YWAM promoted the Moral Government teaching through books sold at the YWAM bookstore, a training manual, and YWAM lecturers who traveled base to base teaching on a variety of topics, including Moral Government theology. YWAM’s leadership denies that Moral Government theology is still taught today. That may be true at most bases. Yet a series of teachings promoting Moral Government theology was delivered as recently as 2017 at a YWAM Discipleship Training School in the Philippines and is available online.[3]

Jesse Morrell teaches on Moral Government theology at YWAM Philippines (2017)

A Lingering Theological Controversy: Open Theism

The heretical Moral Government teaching is largely in YWAM’s past. Yet Moral Government teaching morphed into another heterodox doctrine promoted within YWAM today, known as “open theism.” What is open theism? It entails the belief that God does not exhaustively know all of the future. Specifically, he doesn’t know what decisions human beings will choose to make acting out of their free wills. In other words, God’s knowledge is limited by humankind’s free moral choice. He cannot 100 percent predict what any free moral agent will do ahead of time. Here’s a brief summary.

Because God experiences time like we do and because the future does not yet exist, God doesn’t know what the future holds. Although He is aware of the various possibilities of what could happen, the free-will decisions of God’s moral creatures are unknown to Him until those decisions are made. In other words, the events of tomorrow remain hidden from the mind of God until tomorrow actually arrives.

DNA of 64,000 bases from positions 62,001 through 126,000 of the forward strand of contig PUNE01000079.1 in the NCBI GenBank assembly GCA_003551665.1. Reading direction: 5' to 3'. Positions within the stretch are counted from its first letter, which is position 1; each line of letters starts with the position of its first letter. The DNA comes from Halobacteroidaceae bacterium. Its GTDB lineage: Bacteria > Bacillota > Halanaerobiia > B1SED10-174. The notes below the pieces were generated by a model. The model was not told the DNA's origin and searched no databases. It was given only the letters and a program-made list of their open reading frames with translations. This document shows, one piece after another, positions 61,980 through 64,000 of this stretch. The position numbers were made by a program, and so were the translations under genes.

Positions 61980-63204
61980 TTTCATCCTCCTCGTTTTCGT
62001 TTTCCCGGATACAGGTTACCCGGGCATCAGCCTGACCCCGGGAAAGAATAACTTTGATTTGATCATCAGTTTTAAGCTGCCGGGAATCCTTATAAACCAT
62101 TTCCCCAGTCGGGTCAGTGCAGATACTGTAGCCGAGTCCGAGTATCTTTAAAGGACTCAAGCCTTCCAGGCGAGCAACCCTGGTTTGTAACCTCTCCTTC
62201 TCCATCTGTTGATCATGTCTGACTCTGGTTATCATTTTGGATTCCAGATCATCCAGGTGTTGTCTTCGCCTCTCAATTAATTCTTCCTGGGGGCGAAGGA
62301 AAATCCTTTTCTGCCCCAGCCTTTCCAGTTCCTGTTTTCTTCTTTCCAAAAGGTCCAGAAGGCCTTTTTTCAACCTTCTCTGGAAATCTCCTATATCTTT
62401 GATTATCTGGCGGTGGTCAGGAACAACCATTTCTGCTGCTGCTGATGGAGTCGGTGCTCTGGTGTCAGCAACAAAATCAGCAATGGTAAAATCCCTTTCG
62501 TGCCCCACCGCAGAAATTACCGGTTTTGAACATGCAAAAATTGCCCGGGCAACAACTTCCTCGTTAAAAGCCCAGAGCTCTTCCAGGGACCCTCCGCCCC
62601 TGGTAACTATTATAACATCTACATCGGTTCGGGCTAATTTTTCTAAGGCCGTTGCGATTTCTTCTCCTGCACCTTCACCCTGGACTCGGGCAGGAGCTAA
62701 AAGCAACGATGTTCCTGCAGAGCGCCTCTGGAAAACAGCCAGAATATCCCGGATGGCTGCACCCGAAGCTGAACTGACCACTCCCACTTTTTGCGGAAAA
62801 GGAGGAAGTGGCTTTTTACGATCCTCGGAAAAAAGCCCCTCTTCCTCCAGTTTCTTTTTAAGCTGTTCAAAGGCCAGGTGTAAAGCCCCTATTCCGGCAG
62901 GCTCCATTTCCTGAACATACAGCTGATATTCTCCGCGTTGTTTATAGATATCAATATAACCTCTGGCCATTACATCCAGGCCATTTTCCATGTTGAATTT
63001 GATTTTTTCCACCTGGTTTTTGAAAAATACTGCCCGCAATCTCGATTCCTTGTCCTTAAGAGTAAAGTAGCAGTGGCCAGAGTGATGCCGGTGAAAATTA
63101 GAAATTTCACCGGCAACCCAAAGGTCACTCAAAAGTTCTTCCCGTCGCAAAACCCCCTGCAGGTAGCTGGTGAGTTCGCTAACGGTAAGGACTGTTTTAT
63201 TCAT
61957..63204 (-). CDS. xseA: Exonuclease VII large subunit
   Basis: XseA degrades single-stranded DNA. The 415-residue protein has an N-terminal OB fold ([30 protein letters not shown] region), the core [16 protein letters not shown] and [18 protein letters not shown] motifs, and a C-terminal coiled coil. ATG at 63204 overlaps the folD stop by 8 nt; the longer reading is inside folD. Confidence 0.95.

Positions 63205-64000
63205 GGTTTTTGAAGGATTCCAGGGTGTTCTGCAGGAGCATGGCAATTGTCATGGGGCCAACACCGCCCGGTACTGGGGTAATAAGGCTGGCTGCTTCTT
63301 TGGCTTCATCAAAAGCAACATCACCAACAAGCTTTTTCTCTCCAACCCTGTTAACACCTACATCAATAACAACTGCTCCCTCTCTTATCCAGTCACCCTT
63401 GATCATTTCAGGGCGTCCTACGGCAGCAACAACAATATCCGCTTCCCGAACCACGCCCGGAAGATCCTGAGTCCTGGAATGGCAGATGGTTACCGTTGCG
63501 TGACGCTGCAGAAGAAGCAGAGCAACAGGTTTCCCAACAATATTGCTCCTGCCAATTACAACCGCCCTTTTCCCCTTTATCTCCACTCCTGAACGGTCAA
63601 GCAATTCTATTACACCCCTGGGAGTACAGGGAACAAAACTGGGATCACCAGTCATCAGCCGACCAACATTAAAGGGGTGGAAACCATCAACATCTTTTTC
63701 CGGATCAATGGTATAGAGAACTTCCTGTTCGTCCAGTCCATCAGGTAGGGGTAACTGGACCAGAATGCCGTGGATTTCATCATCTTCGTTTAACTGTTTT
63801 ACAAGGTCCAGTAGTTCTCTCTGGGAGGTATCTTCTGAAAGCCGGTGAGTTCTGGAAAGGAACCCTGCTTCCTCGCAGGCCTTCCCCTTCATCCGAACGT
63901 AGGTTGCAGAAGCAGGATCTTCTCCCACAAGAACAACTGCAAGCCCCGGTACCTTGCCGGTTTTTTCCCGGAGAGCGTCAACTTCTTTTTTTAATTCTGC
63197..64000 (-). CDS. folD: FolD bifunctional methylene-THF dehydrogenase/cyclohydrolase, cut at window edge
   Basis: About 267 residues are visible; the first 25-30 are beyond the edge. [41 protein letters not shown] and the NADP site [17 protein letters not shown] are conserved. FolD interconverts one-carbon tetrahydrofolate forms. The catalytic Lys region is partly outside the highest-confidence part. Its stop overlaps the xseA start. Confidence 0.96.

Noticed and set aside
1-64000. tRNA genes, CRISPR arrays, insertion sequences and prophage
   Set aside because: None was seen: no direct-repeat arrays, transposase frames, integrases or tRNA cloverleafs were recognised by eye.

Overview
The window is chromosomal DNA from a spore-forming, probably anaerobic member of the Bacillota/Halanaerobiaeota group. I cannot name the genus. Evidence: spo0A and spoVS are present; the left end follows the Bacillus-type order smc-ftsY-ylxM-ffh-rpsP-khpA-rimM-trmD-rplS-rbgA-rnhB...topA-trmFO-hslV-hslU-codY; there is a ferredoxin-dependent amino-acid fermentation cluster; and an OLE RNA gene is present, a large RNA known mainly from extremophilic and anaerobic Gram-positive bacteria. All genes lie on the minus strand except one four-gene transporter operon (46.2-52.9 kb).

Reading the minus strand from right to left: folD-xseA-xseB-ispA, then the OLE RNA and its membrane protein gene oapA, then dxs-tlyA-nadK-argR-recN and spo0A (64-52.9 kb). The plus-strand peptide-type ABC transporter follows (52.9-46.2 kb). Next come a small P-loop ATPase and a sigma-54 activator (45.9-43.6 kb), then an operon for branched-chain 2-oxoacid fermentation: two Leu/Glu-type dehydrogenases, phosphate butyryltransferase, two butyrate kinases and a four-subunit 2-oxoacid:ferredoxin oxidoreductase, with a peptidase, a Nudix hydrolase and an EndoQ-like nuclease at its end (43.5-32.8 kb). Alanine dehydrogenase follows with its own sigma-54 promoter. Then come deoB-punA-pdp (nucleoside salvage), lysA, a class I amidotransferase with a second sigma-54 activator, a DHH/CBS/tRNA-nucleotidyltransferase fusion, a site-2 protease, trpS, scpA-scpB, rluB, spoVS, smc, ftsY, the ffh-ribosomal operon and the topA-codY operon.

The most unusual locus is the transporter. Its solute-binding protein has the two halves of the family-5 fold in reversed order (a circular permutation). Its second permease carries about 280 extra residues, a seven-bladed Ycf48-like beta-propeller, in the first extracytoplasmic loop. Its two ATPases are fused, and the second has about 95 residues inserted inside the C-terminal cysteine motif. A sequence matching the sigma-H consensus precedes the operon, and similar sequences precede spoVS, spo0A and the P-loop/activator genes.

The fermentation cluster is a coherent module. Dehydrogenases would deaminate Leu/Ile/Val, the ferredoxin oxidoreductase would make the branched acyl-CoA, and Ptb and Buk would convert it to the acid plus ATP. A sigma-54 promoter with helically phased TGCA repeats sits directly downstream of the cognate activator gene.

As a result, God is left to decide and to act in this world according to what He thinks is most likely to occur. Because He is sometimes mistaken about what He thought would happen, however, God occasionally finds Himself regretting a decision and resorting to Plan B. In this way, God learns from historical events as they occur and actually changes His mind and His plans in response to them.[4]

For a biblical response to open theism, see an article by Alan Gomes titled “God in Man’s Image: Freedom, Foreknowledge, and the ‘Openness’ of God.”[5] Read more about some of the controversy surrounding this teaching in this Gospel Coalition article.

Yet one reason people are drawn to open theism is they like the explanation it offers for how a good God can let bad things happen in the world (i.e., he didn’t know what was going to happen). Proponents of open theism also believe their view makes human contributions more meaningful. In other words, they believe that if God knows everything human beings will do in advance, then the future is fixed and nothing people do can change or impact anything.